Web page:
infrastructure

Sponsored by The Kansai Electric Power Company

Short Kansai Electric Power Company film shows what happens at three homes when the lights go out

A father and daughter who can’t see eye to eye, a couple with a rocky relationship, and an international group of roommates all feature in short film Tempest -Night of the Blackout-.

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Five beautiful pylon designs that belong in Japan

Whenever we see something that’s cute, huge and blows our minds, we generally look to Japan as the source behind the creation. While they’ve proved they can be design innovators in oversized sushi, and the creation of fluffy giant cats, there’s one area where Japan has a lot to learn from other countries, and its something that exists around the country in abundance: power lines.

Often seen towering over rice fields, propped up on the side of mountains and jutting out beyond the high rises, wouldn’t it be significantly more amazing if the ordinary-looking transmission tower had the occasional smiley face or pair of gigantic arms like a colossal Titan? We take a look at some amazing electricity pylon designs from around the world, in the hope that one day, Japan will turn its keen design eye in their direction.

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Insane-looking construction site in Yokohama is, amazingly, neither a giant robot nor a deathtrap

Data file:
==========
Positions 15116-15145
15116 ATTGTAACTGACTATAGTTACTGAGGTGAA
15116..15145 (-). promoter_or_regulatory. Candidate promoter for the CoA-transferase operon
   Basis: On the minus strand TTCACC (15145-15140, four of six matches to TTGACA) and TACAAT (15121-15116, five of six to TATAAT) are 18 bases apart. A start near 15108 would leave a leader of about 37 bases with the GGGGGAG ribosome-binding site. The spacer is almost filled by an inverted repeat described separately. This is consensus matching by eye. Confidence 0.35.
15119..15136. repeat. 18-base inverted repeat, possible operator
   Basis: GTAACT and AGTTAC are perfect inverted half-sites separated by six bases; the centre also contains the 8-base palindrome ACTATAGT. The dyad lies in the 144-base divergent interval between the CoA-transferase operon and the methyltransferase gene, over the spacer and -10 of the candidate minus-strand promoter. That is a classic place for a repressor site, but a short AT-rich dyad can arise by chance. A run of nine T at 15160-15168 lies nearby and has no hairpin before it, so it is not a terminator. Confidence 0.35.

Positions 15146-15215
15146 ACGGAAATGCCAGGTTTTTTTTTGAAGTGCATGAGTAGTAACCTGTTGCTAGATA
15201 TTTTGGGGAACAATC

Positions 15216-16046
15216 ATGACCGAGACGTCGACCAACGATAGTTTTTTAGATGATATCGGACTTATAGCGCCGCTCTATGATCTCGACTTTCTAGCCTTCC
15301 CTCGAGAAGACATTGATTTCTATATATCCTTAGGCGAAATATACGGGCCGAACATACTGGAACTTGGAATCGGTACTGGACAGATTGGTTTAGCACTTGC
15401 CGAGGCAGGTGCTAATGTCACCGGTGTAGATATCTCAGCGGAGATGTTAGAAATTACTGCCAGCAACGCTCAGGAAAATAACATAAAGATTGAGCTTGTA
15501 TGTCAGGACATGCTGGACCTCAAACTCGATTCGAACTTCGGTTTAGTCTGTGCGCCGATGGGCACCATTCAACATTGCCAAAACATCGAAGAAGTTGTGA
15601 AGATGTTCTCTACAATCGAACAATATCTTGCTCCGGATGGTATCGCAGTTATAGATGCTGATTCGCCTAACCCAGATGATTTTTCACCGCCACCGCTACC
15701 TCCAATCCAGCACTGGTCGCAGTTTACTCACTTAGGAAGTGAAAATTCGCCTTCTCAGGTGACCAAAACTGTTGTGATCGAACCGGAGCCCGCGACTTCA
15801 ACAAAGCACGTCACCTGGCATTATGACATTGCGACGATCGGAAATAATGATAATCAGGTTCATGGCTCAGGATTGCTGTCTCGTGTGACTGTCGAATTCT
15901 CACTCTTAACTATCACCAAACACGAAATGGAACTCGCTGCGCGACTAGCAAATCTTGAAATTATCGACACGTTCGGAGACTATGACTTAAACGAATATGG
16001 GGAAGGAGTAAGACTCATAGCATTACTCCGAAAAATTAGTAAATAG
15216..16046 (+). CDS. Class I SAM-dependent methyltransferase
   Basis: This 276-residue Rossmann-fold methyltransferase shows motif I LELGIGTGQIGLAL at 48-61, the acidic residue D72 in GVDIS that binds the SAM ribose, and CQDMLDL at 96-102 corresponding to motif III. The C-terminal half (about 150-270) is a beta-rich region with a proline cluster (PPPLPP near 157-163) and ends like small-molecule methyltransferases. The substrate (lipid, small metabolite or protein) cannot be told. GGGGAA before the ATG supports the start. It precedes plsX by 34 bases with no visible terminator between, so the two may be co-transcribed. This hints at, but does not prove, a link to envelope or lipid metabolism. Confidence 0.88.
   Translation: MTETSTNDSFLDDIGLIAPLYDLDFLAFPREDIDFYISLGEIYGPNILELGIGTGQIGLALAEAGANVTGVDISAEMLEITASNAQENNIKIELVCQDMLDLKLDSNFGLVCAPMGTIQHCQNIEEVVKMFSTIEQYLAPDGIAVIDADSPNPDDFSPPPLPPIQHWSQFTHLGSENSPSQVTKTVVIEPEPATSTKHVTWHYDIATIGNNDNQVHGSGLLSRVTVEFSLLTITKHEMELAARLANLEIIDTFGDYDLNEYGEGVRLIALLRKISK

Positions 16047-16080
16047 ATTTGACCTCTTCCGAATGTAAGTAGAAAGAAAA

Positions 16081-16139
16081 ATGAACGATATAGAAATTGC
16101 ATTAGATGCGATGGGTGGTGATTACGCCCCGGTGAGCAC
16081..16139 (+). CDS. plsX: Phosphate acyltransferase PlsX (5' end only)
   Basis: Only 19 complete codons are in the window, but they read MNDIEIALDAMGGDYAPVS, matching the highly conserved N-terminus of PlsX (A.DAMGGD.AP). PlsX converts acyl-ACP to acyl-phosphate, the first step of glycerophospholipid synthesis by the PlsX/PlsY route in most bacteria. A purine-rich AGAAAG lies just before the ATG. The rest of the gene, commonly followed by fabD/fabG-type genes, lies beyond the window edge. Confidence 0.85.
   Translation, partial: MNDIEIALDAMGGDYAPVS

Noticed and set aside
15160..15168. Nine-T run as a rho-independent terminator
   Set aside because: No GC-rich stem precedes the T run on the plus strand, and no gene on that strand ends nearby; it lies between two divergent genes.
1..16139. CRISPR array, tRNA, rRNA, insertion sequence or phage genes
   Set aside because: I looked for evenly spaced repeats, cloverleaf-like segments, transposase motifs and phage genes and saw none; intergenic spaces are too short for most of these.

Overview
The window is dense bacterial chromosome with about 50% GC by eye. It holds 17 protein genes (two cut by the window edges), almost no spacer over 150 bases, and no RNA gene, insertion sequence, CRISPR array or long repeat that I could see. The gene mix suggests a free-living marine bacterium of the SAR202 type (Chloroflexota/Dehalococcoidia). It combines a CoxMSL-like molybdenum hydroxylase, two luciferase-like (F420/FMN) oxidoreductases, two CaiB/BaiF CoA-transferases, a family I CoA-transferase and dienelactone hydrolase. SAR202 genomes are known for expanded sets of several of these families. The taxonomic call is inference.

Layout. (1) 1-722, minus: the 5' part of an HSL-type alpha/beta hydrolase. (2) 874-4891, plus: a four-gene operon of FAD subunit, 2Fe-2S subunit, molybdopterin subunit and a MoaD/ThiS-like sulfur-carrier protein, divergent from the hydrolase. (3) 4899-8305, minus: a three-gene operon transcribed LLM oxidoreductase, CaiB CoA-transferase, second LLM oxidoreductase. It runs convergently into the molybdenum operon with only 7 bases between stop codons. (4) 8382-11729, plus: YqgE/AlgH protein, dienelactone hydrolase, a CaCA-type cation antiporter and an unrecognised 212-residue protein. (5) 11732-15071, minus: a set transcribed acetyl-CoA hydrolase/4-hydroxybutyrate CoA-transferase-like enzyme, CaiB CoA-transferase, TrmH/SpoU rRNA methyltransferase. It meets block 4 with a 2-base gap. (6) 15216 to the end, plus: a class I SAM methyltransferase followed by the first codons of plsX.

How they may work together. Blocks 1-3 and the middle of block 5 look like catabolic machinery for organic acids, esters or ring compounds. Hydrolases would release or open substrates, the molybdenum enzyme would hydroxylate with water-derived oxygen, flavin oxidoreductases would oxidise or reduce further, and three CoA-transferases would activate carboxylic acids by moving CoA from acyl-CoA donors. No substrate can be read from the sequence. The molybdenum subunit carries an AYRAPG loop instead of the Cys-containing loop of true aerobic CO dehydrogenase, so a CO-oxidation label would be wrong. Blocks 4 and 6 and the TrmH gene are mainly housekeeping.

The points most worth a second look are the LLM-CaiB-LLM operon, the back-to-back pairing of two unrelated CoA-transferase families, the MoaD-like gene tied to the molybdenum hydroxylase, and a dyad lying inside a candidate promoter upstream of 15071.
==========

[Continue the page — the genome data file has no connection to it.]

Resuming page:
I have a friend whose college professor was fond of saying, “Anyone can make a bridge that doesn’t fall down, but only a civil engineer can make one that barely stays up!” The point he was making is that an important task of civil engineering is designing structures that are sturdy and safe without incurring unnecessary costs and wasting materials, often in ways that might not seem intuitive to those who don’t have an engineering background.

For example, if you were building a support column for a highway overpass, you might think the base needs to be the sturdiest part, but the planners of this construction project in Yokohama beg to differ.

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Japanese netizens proud to see Tokyo named safest city in the world, Osaka number three

Japan had plenty to boast last week when Tokyo was named as the safest city in the world by The Economist, with Osaka coming in a respectable third. Netizens were proud that even with Tokyo’s famously terrible (and sometimes dangerous) commutes and Osaka’s penchant for strange crimes, the two cities stood out to claim top spots among some of the largest cities in the world.

Click below to find out what made the two Japanese cities rank so high and which other cities made the list!

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